James Fraser, a North Carolina farm boy, awkward, uncouth, sensitive, and proud. He is ambitious to rise in life. His experience as a railroad worker in Wilmington and his Civil War service, including a long internment as a prisoner of war, mature him. His dedication to his beliefs and his determination to endure life’s hardships enable him to regard himself as humanly equal to those whom he had once looked upon as his superiors. James may be thought of as an illustration of what Thomas Jefferson in a letter to John Adams called a “true aristocrat,” the grounds of whose aristocracy are “virtue and talents.”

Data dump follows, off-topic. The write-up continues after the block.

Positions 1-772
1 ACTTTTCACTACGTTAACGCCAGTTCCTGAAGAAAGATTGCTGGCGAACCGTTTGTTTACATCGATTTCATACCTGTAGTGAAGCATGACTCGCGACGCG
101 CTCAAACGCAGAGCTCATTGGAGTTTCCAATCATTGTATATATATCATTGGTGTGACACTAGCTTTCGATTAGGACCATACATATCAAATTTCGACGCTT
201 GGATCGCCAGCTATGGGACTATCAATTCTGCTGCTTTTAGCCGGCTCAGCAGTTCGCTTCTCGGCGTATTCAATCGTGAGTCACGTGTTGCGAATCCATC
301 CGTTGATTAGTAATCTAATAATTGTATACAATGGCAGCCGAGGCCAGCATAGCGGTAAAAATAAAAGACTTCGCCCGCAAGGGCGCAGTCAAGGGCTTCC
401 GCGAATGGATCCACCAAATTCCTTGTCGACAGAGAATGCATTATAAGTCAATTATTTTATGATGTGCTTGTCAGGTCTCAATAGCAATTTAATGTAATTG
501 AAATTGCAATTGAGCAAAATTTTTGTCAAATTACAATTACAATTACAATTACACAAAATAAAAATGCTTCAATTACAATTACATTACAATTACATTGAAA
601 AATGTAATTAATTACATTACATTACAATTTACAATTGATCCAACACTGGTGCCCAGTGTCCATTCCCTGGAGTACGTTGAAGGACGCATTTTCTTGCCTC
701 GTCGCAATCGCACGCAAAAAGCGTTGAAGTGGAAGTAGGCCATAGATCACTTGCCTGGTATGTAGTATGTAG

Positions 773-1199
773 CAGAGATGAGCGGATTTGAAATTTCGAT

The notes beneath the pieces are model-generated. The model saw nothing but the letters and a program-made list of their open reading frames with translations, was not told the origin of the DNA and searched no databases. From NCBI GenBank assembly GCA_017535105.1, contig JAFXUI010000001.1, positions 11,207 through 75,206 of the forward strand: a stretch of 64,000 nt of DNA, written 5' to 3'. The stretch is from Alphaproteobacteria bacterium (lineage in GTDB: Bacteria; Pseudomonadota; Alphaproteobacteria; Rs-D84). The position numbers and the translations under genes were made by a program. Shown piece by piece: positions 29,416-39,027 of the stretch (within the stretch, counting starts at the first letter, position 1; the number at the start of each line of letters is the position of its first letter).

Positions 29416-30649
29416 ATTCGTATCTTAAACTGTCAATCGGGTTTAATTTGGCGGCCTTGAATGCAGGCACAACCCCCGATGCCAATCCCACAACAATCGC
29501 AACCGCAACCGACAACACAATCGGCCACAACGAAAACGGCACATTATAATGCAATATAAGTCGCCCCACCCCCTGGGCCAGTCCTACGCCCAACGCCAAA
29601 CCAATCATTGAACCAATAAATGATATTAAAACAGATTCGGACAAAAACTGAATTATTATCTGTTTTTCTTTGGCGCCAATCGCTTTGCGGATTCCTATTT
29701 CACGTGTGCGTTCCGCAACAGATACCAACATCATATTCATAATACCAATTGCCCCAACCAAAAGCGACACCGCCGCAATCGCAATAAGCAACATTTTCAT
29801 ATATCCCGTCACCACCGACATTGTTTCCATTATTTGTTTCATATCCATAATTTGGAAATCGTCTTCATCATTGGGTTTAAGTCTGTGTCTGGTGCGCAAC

Stewart Prevost, a rich planter’s daughter loved by James. Appreciative of his desire to better himself, she offers him money to help him do so. Less conscious than James of the difference in social and financial status between them, she loves him and is willing to marry him.
Colonel Prevost, her father. Although he is courteous and friendly to the Fraser family, he gives the impression that he considers them beneath himself and his daughter, and he at first opposes a continuation of the relationship between Stewart and James. Later, convinced of James’s true worth, he is happy to have Stewart marry a Fraser.
Charles Prevost, Stewart’s brother, a Confederate captain under whom James serves. After Charles is killed, James shoots the killers.